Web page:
That Doesn’t Look Like a Bad Guy!

One of the things I love about my mom is that she always answers honestly any question that’s asked of her. Once when I was about eight, I asked her if we were poor. She just looked me in the eye and said yes. (But no, we wouldn’t have to sell our house and live in a shack.) When I was ten and I asked her what “getting your period” meant after reading the phrase in a book, she explained the female reproductive system to me. And as a grandmother, she gives my boys the same honest answers to their questions as she used to give me.

Now I have nothing against big cities, but living in a town of less than 2000 people means that my children have freedoms that other children can only dream about. My boys can play outside in an unfenced yard without constant adult supervision. My oldest son can make the five-minute walk to the library or the candy store by himself. And when I need to run out to do a few errands, Zackary sometimes remains at home with instructions to keep the door locked and not answer the phone.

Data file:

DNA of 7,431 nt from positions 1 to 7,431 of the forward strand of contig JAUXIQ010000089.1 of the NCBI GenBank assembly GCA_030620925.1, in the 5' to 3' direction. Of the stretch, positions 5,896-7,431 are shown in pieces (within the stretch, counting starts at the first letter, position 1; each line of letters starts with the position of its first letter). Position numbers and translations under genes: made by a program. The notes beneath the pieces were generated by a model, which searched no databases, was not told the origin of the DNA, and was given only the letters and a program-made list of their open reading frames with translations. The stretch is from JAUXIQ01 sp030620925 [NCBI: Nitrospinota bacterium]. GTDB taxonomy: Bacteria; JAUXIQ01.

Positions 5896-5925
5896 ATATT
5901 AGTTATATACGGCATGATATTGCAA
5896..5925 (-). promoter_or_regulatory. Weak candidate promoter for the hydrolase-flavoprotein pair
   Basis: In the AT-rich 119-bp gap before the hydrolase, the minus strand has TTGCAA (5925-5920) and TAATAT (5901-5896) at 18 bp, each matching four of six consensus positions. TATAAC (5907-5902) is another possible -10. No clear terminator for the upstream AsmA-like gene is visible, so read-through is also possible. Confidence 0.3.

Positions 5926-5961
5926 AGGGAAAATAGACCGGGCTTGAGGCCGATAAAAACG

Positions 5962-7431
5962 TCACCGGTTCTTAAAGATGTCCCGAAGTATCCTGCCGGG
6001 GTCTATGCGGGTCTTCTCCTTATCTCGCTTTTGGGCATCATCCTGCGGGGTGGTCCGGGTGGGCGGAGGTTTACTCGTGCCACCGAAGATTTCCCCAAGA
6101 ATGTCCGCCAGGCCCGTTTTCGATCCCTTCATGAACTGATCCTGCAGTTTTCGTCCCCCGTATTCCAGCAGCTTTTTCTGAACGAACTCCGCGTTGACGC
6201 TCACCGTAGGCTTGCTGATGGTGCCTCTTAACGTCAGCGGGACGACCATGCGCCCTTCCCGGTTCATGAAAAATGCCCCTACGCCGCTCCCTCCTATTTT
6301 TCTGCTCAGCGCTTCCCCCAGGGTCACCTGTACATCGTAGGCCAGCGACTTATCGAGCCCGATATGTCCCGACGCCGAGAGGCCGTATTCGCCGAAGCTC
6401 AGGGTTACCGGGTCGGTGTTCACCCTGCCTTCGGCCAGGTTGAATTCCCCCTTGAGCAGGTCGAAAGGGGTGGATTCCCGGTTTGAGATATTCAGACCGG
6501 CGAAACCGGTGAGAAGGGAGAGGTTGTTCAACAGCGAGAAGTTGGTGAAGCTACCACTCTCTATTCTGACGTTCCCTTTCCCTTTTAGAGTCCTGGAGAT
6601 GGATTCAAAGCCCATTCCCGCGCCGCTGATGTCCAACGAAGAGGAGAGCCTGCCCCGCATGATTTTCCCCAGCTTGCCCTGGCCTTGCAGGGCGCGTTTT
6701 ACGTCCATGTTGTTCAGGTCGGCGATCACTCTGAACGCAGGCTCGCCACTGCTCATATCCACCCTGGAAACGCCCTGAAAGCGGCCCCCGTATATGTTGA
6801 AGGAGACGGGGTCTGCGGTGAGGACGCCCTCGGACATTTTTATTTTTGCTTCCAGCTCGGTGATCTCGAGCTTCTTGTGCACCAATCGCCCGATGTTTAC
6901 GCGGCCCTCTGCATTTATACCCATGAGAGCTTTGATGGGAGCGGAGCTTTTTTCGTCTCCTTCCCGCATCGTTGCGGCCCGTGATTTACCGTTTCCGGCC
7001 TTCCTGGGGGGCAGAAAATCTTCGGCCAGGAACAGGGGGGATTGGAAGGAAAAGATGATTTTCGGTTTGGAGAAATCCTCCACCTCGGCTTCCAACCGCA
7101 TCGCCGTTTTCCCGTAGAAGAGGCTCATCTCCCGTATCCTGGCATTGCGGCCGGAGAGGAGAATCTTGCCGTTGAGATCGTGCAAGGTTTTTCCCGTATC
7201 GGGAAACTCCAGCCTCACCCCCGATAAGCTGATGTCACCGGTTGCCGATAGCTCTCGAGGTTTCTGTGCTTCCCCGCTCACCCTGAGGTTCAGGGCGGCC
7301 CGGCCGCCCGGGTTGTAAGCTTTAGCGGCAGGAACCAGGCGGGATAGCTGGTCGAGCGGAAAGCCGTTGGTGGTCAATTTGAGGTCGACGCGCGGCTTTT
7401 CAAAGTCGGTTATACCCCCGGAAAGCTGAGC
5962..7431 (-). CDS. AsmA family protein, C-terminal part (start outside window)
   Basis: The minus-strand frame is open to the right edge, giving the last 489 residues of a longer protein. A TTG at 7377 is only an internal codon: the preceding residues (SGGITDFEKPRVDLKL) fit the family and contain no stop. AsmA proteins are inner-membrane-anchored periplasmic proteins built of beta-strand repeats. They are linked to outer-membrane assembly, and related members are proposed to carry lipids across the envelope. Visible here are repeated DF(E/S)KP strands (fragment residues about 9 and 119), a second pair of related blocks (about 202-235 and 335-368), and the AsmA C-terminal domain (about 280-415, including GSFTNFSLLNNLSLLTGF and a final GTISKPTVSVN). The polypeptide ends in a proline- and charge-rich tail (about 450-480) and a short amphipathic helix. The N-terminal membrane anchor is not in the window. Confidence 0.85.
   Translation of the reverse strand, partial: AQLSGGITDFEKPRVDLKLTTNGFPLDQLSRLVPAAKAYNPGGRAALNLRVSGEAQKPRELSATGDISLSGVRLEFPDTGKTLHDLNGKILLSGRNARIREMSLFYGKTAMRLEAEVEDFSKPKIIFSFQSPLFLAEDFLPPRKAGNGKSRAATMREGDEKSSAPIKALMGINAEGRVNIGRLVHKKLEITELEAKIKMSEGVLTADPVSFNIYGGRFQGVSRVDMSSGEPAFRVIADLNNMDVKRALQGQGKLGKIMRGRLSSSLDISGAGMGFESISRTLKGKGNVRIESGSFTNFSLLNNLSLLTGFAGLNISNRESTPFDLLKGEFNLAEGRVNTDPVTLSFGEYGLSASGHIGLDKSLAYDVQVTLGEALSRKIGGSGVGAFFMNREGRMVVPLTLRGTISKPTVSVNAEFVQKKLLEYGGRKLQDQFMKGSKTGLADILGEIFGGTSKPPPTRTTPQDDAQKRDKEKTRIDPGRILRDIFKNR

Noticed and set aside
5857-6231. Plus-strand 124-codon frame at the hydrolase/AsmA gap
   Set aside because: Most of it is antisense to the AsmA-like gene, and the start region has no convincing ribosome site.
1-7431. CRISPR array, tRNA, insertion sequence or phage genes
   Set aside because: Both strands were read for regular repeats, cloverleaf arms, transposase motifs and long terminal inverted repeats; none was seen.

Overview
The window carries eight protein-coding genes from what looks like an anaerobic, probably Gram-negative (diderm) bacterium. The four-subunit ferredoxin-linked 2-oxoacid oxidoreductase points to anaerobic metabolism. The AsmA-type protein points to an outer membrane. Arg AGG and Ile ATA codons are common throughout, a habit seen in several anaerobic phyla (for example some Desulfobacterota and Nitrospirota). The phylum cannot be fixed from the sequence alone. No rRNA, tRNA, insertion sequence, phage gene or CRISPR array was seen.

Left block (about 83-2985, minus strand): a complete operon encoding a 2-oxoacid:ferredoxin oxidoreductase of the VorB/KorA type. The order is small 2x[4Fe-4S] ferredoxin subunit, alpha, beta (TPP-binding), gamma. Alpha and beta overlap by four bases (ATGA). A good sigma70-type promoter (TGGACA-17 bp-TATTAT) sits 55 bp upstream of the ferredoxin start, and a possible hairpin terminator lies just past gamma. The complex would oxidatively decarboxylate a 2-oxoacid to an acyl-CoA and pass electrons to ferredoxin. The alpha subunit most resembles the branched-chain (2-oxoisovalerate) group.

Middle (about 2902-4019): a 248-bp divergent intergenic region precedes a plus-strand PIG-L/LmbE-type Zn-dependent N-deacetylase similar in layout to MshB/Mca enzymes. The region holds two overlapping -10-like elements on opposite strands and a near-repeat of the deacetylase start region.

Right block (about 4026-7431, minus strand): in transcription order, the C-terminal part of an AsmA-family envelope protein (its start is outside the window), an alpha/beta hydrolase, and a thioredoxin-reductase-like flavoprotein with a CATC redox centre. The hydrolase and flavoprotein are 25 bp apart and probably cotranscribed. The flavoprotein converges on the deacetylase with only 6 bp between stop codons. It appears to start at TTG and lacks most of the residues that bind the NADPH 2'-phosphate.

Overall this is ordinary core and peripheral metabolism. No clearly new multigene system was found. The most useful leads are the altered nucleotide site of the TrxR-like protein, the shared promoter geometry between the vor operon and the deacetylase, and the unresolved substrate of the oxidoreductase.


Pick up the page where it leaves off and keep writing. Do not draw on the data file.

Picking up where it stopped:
scary character
Creative Commons via Roger Price

But even in small-town Saskatchewan, there are sometimes dangers. And recently, when a very high-risk sexual offender cut off his monitoring bracelet in Prince Albert, Saskatchewan, a town just over three hours away, and was spotted around schools at small towns nearby, the security I love about my small town was no longer assured. And I wasn’t even at home when it happened.